Multiple stages define the Chapter 11 process, each with challenges but also opportunities to deftly move to the next square on the board.
• The pre-filing period often represents the highest point of uncertainty and angst.
• Filing represents a choreographed launch across multiple platforms.
• Submission of the business plan and plan of reorganization is aimed at driving approvals for the go-forward company.
• And emergence is an outstanding time to rebrand the company, including potential for a new name, new look, new board and new listing of the stock.
Bankruptcy has its particular language, specialized players and unique blend of conflicts and drama. Here are eight keys that communications leaders can consider in planning for successful restructuring communications:
- Remember to show empathy for those affected. Chapter 11 isn’t without its bruises for some stakeholders, including employees whose self-worth has become frayed by events. They need a digestible narrative that they can share with family and friends around what has happened.
- Reinforce the many steps that have brought the company to this point. Channel the spirit of the CEO in sharing the many out-of-court restructuring efforts that have led to this point. Help the company’s leadership paint a picture of what the future may hold.
- Demonstrate that this process is aimed at a better day. There is a reason that even the straightforward financial world uses the optimistic phrase “Fresh Start Accounting.” Distinguish between balance sheet issues and fixed costs (that can be addressed through Chapter 11), versus the strength of the underlying operations that continues in business-as-usual form.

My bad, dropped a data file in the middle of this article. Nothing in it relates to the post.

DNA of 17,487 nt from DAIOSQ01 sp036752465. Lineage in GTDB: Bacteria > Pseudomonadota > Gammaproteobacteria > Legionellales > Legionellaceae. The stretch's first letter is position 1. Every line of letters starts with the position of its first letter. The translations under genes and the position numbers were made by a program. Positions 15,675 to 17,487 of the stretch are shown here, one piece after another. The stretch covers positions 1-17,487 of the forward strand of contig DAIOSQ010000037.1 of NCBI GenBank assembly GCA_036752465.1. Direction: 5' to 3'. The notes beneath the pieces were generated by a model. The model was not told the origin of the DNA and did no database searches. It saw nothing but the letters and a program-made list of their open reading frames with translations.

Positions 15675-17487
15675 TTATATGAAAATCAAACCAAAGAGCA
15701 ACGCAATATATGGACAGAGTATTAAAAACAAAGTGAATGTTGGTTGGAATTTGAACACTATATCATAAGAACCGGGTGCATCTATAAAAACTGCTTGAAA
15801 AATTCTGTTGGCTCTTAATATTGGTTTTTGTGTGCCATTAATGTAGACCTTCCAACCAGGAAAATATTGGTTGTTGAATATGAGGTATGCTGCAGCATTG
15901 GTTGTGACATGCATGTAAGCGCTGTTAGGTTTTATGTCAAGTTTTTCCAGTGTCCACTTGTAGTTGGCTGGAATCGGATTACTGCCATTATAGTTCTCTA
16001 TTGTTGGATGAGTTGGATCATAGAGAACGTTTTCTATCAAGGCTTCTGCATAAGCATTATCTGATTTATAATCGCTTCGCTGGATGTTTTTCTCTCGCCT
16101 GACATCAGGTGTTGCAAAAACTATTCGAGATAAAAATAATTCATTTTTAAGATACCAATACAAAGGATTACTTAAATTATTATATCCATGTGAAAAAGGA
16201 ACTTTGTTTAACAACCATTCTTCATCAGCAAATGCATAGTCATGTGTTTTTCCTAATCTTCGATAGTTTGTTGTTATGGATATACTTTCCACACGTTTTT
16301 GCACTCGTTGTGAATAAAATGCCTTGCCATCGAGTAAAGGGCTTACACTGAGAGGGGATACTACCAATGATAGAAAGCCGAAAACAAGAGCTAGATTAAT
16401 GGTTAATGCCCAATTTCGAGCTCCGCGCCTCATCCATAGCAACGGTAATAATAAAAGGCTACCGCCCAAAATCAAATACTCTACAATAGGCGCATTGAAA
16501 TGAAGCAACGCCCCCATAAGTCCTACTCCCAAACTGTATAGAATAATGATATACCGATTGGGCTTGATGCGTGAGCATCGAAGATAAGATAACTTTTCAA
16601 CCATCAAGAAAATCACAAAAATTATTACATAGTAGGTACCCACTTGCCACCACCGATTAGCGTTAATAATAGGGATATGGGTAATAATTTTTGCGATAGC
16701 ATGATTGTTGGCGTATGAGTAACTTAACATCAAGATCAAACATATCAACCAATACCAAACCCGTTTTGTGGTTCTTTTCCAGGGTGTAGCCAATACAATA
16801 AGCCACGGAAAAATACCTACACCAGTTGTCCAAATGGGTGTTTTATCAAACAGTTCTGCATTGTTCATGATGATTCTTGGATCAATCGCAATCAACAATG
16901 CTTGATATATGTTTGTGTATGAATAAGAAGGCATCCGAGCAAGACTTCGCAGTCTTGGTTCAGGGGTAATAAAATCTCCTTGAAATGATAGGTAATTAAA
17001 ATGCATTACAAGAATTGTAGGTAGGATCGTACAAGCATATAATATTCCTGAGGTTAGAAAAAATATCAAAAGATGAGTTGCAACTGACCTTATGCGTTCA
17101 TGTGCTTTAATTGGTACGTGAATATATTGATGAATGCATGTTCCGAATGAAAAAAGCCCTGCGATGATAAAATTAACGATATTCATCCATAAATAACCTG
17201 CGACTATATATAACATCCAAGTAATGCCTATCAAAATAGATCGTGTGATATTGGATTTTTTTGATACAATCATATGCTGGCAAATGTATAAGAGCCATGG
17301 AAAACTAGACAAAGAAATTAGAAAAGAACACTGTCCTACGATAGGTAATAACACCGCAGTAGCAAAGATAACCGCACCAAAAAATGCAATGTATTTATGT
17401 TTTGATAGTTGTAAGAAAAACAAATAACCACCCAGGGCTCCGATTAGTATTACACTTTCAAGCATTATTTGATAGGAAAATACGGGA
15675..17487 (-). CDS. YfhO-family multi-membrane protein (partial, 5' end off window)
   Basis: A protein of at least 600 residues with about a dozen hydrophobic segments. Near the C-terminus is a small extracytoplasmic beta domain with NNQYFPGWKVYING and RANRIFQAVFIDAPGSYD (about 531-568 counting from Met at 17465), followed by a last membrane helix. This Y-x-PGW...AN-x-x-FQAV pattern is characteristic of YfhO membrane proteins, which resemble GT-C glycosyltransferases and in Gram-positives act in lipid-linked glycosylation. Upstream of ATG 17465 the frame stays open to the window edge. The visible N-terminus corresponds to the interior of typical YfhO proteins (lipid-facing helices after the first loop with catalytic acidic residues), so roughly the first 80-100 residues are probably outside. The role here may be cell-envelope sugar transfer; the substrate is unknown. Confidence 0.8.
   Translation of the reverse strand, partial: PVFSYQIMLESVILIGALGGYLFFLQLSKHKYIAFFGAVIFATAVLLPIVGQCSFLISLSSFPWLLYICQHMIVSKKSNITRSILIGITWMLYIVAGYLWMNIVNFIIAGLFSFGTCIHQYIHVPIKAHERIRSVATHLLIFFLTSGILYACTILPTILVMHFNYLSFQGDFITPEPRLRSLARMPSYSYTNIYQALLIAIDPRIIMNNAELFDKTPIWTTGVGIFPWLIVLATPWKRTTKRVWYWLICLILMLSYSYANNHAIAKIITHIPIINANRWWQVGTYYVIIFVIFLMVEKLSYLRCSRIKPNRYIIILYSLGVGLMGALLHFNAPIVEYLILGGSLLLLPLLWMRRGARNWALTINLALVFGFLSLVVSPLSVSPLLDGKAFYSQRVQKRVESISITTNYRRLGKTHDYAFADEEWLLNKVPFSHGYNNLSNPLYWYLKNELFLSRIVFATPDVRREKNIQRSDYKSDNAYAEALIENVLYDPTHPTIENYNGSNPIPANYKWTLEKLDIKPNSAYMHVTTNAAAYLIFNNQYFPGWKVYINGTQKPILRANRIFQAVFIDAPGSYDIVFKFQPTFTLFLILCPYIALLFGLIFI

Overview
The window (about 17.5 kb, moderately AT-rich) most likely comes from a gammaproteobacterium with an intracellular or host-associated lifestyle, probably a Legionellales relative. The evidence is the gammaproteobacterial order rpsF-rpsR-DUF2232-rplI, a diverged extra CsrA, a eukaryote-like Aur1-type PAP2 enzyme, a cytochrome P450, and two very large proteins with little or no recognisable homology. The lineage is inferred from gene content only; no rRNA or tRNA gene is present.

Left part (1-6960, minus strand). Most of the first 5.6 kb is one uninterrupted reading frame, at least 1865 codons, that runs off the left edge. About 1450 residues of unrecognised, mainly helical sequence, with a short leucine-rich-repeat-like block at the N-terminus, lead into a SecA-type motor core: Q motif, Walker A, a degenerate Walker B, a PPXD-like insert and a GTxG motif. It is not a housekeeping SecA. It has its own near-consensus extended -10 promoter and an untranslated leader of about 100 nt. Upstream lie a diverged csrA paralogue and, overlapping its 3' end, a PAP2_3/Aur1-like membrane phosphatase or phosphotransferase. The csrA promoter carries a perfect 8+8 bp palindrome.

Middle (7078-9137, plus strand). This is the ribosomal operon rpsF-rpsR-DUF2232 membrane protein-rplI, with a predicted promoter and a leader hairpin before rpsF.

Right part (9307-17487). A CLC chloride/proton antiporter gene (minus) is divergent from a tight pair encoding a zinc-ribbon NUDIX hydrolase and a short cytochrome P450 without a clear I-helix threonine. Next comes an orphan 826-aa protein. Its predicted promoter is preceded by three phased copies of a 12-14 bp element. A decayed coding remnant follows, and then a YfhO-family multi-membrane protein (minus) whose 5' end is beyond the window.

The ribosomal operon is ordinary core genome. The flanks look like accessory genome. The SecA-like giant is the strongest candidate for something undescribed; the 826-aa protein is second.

- Use this time as a chance to reinforce your social purpose for stakeholders. Emphasize the essential role for your products and services, as well as the company’s unique strengths and approaches.
- Avoid adopting a bunker mentality in the face of legal skirmishes and uncertainty. This may run counter to tendencies of some in your organization, but it’s essential to manage the narrative and work to define your company, recognizing that multiple parties may be working to characterize you in a less-flattering light.
- Build management credibility by sharing early successes and momentum. (And avoid guarantees, major speculation or finite predictions of outcome, understanding that the process can bring multiple twists and turns.)
- Focus on owned media, both traditional and digital. Maintain direct communications with stakeholder groups in high-touch fashion, rather than relying on media or third parties. Now is a great time to re-cement relationships with key stakeholders. Solicit feedback and share with the management team.
- Think about what’s next. Begin to paint a picture of the future enterprise to portray what the company is fighting for, retain stakeholder commitments and best position for successful emergence.
Now’s a good time to remember the words of Warren Buffett in a letter to his managers: “We can afford to lose money — even a lot of money. But we can’t afford to lose reputation — even a shred of reputation.”
Bankruptcy sets a barrier that can challenge reputation management. However, done well, success in court and on the balance sheet can be matched by tangible achievements by communications leaders.